So I think here, I’ll turn it back over to Julie to close.

Julie Wood

Thanks Barb. So as we talk about. it’s very exciting not to have just one launch but two launches in a single quarter. The Stivarga approval came at the end of the September, a month ahead of the PDUFA date and if you followed our third quarter reporting, we have one sales day for Stivarga recorded. This is a very important compound for us. It’s another strategic addition to our kinase inhibitor franchise because it allows the Onyx and Bayer teams to go in and talk to oncologists about two compounds and talk to them about liver cancer, talk to them about kidney cancer, talk to them about colorectal cancer.

Barb already talked to you about the overall survival results, so I won't go into those, but our estimate of the number of patients annually in the U.S based on the label is approximately 20,000 to 30,000 so we think it’s a significant opportunity and I would again underscore what Barb said about this is the first drug in this setting in 12 years, so much needed by patients that are suffering with this disease.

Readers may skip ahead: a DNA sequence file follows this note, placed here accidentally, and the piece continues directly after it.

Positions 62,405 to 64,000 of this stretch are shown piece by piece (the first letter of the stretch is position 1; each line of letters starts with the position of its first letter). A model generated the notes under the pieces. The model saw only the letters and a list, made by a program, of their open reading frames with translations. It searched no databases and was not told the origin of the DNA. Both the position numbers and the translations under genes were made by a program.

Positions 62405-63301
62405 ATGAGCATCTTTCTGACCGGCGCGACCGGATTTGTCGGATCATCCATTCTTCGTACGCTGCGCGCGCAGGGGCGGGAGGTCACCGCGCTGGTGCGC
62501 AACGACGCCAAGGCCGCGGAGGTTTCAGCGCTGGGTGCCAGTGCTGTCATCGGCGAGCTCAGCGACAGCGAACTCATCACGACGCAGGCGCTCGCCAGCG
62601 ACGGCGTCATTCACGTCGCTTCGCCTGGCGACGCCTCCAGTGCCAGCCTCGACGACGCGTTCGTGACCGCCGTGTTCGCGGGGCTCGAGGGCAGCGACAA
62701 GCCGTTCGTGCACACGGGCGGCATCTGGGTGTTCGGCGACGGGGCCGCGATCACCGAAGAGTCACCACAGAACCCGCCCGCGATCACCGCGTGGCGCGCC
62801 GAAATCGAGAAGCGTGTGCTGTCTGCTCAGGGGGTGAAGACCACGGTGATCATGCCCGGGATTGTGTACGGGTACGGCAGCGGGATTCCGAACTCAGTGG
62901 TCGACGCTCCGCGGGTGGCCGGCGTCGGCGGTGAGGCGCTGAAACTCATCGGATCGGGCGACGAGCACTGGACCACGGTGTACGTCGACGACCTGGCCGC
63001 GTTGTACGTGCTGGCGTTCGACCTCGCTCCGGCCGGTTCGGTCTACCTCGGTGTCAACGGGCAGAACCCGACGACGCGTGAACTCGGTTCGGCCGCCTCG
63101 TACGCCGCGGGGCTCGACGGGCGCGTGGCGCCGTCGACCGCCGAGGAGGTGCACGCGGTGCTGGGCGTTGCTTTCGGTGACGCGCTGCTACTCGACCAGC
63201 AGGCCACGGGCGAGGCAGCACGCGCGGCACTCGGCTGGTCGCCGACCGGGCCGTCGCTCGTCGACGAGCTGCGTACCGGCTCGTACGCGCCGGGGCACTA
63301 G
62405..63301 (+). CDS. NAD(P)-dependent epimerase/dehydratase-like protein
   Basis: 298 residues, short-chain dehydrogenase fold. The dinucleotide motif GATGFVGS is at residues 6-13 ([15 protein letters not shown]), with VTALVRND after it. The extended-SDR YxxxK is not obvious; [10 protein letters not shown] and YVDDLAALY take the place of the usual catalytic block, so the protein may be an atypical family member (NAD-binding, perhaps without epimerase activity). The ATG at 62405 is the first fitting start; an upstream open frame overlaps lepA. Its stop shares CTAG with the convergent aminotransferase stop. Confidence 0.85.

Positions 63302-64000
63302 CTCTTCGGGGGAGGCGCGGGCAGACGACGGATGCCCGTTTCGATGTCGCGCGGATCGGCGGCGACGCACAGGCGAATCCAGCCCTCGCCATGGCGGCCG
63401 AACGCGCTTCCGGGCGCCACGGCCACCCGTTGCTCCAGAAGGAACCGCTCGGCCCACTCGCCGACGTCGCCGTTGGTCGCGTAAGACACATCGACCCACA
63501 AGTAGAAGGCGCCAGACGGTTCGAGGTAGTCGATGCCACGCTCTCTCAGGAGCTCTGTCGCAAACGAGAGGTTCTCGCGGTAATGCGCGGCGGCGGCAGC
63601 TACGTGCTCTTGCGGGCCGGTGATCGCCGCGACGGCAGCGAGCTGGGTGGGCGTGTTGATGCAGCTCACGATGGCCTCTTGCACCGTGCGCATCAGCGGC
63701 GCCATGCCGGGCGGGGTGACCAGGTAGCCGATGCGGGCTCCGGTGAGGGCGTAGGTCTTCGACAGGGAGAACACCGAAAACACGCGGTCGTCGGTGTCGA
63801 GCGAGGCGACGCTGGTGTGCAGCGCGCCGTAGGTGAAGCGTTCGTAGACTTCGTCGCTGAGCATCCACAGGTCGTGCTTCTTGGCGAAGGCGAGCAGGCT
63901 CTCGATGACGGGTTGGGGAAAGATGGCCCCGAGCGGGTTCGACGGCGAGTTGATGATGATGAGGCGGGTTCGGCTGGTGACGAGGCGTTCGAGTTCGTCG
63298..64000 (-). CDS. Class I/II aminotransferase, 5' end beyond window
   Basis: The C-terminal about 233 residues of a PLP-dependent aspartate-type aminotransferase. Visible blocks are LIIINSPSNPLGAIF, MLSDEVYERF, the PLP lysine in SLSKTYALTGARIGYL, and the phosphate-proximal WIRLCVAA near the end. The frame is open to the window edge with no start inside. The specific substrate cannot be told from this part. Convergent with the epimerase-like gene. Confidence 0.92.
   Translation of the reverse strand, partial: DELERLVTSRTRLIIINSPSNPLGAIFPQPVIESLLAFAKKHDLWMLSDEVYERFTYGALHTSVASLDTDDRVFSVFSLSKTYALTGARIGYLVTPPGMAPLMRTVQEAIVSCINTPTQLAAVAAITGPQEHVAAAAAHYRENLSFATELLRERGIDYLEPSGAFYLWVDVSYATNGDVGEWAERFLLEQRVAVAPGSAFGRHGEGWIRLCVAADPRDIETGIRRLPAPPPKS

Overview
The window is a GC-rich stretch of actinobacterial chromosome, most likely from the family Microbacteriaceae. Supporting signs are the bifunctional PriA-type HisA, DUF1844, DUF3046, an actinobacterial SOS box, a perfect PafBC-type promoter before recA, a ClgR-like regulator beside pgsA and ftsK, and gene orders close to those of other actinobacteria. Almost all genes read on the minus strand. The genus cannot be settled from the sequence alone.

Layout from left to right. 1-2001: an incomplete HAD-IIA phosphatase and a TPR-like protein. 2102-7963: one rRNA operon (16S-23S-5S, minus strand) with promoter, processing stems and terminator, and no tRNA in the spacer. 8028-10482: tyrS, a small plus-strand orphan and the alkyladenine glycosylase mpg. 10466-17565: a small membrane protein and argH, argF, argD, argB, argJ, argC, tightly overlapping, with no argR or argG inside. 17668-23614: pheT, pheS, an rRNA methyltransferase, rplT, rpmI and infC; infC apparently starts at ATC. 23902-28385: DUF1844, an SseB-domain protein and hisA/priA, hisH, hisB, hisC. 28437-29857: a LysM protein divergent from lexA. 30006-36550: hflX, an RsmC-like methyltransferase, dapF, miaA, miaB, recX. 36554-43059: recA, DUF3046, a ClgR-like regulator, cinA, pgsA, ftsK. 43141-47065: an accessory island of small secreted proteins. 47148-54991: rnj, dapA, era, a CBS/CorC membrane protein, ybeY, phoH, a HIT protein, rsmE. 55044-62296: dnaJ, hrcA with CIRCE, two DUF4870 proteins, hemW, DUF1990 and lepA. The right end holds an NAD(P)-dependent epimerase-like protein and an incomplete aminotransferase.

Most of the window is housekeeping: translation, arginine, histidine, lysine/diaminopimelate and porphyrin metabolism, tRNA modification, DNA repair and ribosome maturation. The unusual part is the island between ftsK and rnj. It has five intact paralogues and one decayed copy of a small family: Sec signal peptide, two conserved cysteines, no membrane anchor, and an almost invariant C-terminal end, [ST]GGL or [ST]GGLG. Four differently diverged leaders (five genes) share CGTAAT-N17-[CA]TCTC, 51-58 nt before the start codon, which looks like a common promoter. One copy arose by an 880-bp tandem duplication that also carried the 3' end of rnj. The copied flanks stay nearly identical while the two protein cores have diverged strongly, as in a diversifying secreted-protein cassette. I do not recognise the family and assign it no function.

Bayer is preparing for regulatory actions outside of the U.S. in 2013. They currently have an application for metastatic colorectal cancer pending in the EU and in Japan where we see priority review. Let's talk a little bit about the economics of Stivarga because it’s a little bit different than Nexavar. As you recall, with Nexavar it’s a profit split, we share equally in the investments and the profit associated with Nexavar. Stivarga, we have a 20% royalty on net sales globally. So every country in the world, we have no obligation for any investment in commercial or development expenses and we do co-promote in the U.S, on a fee for service basis so actively involved in the sales effort in the U.S.